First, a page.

Since Christmas global markets have rallied following the sharp downturn in the final quarter of last year. Will it continue and either way, what will determine investors’ decisions?

The ASX 200 is up 22 per cent and has finally reached pre-GFC highs. While the ASX Small Ords is some way off its pre-GFC high it has had a similarly solid year, gaining 19 per cent.

Can we really predict what will happen for the next six months? Can we even know until the start of 2020 how markets go in H2 2019? Well, we could know as early as today (Tuesday).

Interest rates

It is anticipated the Reserve Bank will cut interest rates yet again and markets could rally just like last month. Since last month’s cut the ASX 200 has gained nearly 5 per cent and the ASX Small Ords nearly 3.5 per cent.

Until 2.30pm Tuesday, we can only guess which way they will go. But experts have taken comfort in the RBA’s statements in its most recent meeting minutes and public policy speeches.

CommSec senior economist Belinda Allen said Governor Lowe’s speech last week at the ANU was, “a clear signal more policy easing is coming and he implied that it’s going to be imminent. We expect the RBA to cut the cash rate in July”.

Westpac chief economist Bill Evans predicted one further rate cut this year, most likely in November, noting Lowe’s language was “unusually direct”.

“It is about as far as the Governor can go with forward guidance given that he cannot pre-commit to a decision that is decided by the RBA board as a while,” Evans said.

Redleaf Securities CEO John Athanasiou told clients yesterday morning, “If the experts are wrong [on interest rates], then consumer sentiment and domestic equities are likely to decline.”

However, the US Federal Reserve putting off an increase in rates last month has not been enough to slow Wall Street’s momentum down.

The trade war

Last weekend a “trade truce” between the US and China was reached. There will be no further tariffs and the nations continue to work on a “deal” that implicitly will end the trade war. But existing tariffs remain and it is not certain when or if a deal will happen.

“Although a worst case outcome has been averted, the threat of tariffs remains and it is unlikely the truce gives much confidence to firms; investment and hiring decisions,” said NAB economist Tapas Strickland.

Canadian bank ScotiaBank said, “President Trump needs to demonstrate that he’s extracting game-changing concessions from China that reflect elements of the near-deal that was dropped in April, while President Xi has to create the impression that any deal returns Sino-American economic relations to their pre-2018 status.”

Scotiabank dismissed talk that any deal was 90 per cent done. “No trade deal is ever really partially done: nothing is agreed until everything is agreed.”

Copenhagen-based Danske Bank also had interesting words to say about the trade war. While it said Trump was in no hurry to make a deal, it said he wants one.

“It [a deal] would help him keep the strong economy going and give important gifts to the farmers, who are crucial voters in several swing states,” Danske Bank said.

The bigger picture

But are trade war resolutions and lower interest rates good enough for the market? NAB does not believe so. The bank predicts the ASX 200 will fall nearly 300 points this month and 450 points this quarter. NAB argued technical indicators, including Bollinger Bands, suggested a market correction was well overdue.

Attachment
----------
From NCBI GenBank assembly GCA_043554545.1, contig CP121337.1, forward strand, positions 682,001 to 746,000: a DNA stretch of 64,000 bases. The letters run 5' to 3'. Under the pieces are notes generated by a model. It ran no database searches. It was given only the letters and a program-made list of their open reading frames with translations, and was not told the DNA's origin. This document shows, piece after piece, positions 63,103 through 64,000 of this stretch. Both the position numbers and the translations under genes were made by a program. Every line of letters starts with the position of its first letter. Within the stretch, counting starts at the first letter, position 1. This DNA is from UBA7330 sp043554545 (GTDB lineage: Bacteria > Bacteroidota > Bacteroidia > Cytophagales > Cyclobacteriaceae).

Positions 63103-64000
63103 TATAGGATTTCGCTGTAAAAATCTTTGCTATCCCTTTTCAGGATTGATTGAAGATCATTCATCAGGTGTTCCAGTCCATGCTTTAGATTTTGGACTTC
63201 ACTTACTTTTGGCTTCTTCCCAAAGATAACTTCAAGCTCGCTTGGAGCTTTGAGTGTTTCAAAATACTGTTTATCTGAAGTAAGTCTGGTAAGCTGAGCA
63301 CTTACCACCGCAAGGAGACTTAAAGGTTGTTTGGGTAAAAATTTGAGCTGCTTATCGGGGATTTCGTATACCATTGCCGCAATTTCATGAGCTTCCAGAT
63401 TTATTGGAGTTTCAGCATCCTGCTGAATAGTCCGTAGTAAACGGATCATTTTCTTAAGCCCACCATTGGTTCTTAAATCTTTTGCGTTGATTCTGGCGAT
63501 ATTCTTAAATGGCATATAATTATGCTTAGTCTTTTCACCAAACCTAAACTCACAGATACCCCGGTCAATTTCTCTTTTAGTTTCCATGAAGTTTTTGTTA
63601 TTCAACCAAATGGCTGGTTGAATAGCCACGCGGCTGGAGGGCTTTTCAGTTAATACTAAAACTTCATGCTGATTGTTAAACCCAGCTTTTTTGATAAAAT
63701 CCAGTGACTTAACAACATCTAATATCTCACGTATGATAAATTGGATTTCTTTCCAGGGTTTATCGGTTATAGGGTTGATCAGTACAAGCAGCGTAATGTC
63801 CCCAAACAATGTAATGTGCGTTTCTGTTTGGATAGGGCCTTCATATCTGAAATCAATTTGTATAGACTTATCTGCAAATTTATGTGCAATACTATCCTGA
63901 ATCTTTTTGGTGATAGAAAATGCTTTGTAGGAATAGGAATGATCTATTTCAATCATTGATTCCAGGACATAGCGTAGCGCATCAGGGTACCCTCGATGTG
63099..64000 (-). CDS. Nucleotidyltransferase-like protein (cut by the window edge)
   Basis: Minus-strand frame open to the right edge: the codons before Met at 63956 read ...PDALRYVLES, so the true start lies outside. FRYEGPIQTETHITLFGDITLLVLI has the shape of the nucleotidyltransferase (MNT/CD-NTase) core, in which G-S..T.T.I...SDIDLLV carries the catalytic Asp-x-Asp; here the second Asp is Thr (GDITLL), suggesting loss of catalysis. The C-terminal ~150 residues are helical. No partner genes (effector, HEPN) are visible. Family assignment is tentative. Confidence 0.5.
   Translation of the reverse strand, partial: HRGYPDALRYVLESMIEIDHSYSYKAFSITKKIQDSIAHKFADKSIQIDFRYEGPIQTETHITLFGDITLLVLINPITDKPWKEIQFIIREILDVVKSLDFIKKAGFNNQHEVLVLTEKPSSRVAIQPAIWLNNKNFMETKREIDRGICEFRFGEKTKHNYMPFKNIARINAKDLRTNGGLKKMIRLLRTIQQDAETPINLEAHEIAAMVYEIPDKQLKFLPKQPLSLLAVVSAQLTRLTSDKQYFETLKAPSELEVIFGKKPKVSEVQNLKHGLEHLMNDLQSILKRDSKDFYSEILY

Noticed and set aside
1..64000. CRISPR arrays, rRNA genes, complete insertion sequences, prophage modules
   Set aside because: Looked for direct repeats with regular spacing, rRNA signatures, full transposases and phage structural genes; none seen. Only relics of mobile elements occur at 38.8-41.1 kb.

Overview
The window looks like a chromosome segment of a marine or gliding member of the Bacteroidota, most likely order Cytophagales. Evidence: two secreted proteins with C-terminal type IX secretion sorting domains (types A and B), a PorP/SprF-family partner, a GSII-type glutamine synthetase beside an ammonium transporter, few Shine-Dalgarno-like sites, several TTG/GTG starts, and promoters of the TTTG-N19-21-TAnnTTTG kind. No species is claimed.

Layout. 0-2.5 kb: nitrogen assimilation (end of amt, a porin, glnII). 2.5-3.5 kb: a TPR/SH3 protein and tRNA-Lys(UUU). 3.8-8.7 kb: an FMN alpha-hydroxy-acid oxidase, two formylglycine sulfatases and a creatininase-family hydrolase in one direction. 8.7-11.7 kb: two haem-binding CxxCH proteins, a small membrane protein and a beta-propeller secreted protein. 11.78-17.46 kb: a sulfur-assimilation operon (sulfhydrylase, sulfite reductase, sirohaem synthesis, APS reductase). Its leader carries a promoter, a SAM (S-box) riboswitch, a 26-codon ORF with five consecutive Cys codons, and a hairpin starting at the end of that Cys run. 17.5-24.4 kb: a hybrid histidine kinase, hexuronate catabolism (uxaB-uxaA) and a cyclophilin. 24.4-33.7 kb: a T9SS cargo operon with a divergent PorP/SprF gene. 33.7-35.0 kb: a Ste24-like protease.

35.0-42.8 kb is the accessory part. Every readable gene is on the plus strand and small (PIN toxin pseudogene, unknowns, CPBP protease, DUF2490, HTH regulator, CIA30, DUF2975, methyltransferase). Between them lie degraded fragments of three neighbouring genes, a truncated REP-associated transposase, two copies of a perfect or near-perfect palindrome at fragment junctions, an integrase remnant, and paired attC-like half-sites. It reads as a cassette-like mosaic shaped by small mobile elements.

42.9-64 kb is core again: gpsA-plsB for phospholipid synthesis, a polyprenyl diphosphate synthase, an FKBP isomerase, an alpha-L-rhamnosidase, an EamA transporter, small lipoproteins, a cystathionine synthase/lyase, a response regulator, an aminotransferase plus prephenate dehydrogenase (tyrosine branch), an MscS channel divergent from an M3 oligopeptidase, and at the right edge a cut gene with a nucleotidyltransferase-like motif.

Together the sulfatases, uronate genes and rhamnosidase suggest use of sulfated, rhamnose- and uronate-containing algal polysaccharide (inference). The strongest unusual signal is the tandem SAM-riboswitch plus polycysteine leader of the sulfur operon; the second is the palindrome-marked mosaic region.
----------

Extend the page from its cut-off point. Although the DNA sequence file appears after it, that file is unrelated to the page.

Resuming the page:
Bollinger Bands are a technical analysis tool, specifically they are a type of trading band or envelope.

On the other hand, CommSec said, without setting a target, the outlook for the share market was positive. It pointed to the RBA’s cuts and that federal politics had a level of stability not seen for many years.

Yet there is no positive catalyst beyond interest rates. While investors will welcome tax refunds, due in coming weeks, it’s no certainty extra cash will be spent rather than saved. Interest rates may be at record lows – but they do exist.

One of the reasons interest rates were cut was because of a downturn in the property market. We are yet to formally see any relief rally in the property market.

Last week Stockhead spoke with LJ Hooker’s head of research Mat Tiller and he admitted home owners were yet to put their votes and tweets in action and put their properties on the market.

“I think vendors just want to see whether it’s a trend or a short-term thing and they’re more preparing their homes to list in the spring-selling periods,” he said.

READ MORE: So the Morrison government won. But what now for ASX real estate small caps?

However the housing market could be a lose-lose situation. BetaShares chief economist David Bassanese said lower building approvals and “debt-fuelled consumer spending”, were challenges for our economy – two things that another housing boom would stretch further.

Would there still be winners in a downturn?

If markets do fall that does not mean there won’t be any small caps that gain. We will see our share of biotechs that have proven they actually work, or miners coming across spectacular finds.

However it might be harder to raise money or keep shareholders patient while enduring weeks without news. Last year only 22 out of 95 IPOs ended higher, in stark contrast to this year.

Even if the share market does not perform for the rest of 2019, there’ll be chances for gains. One area might be commodities, particularly gold which has been hot in recent weeks.

Even NAB, the most bearish of our Big 4 banks in Australia’s outlook, predicted gold would continue to rise. It set a target of $US1500 this quarter.